Until one did. Lt. Gov. Cruz Bustamante, who had won office in 1998 on Davis’ coattails, had publicly pledged not to run in the recall. Sen. Dianne Feinstein, who had faced down a recall attempt as mayor of San Francisco, insisted that all seven other Democratic statewide officeholders stifle their own political ambitions and agree not to run. But Bustamante reneged on his promise and jumped into the race at the last minute, with the oxymoronic slogan “No on Recall, Yes on Bustamante.”
Davis’ polling showed that the only chance he had of defeating the recall was convincing Democratic voters – even ones that had soured in him – that with no viable Democrat running to replace him, a vote for the recall would be a vote for turning the governor’s office back over to Republicans, who had controlled it for 16 straight years before Davis.
Although Bustamante was not the brightest bulb in the chandelier, focus groups found that as “Davis’ number two,” a disturbingly significant number of Democratic voters believed they could get rid of Davis and still get a Democratic replacement governor – and the first elected Latino governor of California to boot.
In the end, Davis was recalled by a margin of 55-45%. Voters were ticked over an electricity crisis that led to blackouts, an increase in the vehicle license fee and a huge $35 billion budget deficit, all of which they blamed on Davis. But the opportunistic Bustamante, the only credible, high-profile Democrat running to replace Davis, was also humiliated, losing to Schwarzenegger 49-31%.
To be fair, there are some significant differences between Davis’ situation in ‘03 and Newsom’s standing today. Davis had only won reelection by a 5 percentage-point margin over a weak GOP opponent in 2002, while Newsom was elected in 2018 by a landslide of 62-38%. The state is a lot more Democratic today than it was even in 2003. And there is no known hulking Schwarzenegger-like action figure waiting in the wings to seize the opportunity.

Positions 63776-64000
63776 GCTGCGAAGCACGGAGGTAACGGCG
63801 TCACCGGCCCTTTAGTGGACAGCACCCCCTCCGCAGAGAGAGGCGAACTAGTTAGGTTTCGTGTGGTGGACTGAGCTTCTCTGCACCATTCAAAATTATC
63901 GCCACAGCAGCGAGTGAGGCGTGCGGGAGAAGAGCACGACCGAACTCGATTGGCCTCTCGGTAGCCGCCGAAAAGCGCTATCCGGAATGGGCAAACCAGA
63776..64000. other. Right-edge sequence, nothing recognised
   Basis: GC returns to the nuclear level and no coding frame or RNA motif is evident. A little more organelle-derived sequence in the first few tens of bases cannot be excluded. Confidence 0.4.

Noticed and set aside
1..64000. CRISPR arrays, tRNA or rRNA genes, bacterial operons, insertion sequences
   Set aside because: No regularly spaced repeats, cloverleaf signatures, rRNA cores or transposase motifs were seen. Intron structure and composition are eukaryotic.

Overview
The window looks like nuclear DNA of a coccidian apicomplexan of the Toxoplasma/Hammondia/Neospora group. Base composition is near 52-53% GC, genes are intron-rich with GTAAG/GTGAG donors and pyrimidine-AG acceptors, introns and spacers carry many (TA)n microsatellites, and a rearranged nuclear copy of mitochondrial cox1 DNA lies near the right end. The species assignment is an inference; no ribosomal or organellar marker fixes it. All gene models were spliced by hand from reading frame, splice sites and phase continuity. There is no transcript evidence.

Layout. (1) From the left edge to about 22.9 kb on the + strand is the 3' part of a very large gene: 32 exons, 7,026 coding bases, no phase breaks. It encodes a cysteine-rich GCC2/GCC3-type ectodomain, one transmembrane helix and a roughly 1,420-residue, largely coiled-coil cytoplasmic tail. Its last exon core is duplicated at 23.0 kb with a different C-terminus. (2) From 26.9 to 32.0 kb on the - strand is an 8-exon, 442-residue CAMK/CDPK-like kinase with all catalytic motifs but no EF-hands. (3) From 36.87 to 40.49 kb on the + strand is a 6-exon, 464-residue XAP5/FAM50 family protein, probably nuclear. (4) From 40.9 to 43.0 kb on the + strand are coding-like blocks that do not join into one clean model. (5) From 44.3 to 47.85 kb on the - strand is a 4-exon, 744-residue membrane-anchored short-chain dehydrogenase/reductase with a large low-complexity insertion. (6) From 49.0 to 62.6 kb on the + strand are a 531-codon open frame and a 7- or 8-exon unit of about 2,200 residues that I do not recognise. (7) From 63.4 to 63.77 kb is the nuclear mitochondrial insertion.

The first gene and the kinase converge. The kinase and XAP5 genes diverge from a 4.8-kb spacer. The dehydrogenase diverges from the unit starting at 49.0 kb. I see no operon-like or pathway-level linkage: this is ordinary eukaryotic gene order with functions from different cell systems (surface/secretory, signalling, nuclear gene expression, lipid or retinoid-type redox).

On Election Day in ‘02, Davis’ job approval rating was just 39%. At the time of the recall a year later, it had sunk to the mid-20s. The charismatic Newsom, despite the coronavirus-caused shutdowns and economic downturn, has retained high approval ratings, with the most recent polls showing that about 6 in 10 Californians approve of his performance.
In addition, the number of signatures that will be required to qualify a recall is substantially higher in 2021 than it was in 2003. Recall proponents must turn in valid signatures equal to 12% of the total votes cast in the last gubernatorial election. There were only 8,621,142 votes cast for governor in 2002, a historically low turnout in an ugly, mostly negative slugfest. The 2018 turnout, with more registered voters than ever, was a historical high 12,464,235 voters casting ballots for governor.
And as the Bustamante example demonstrates, any ambitious Democrat thinking of capitalizing on a potential Newsom recall should remember what happened to him. After his miserable fail in the recall, Bustamante ran for insurance commissioner in 2006 as the sitting lieutenant governor and was demolished by GOP businessman Steve Poizner, 51-38%. Bustamante made his own history as the last Democrat to be defeated for statewide office by a non-incumbent Republican.
Still, as the 2003 experience shows, neither Newsom nor Democrats should ignore the recall, neglect to prepare for it or assume it will not make the ballot. Most don’t. Until one did.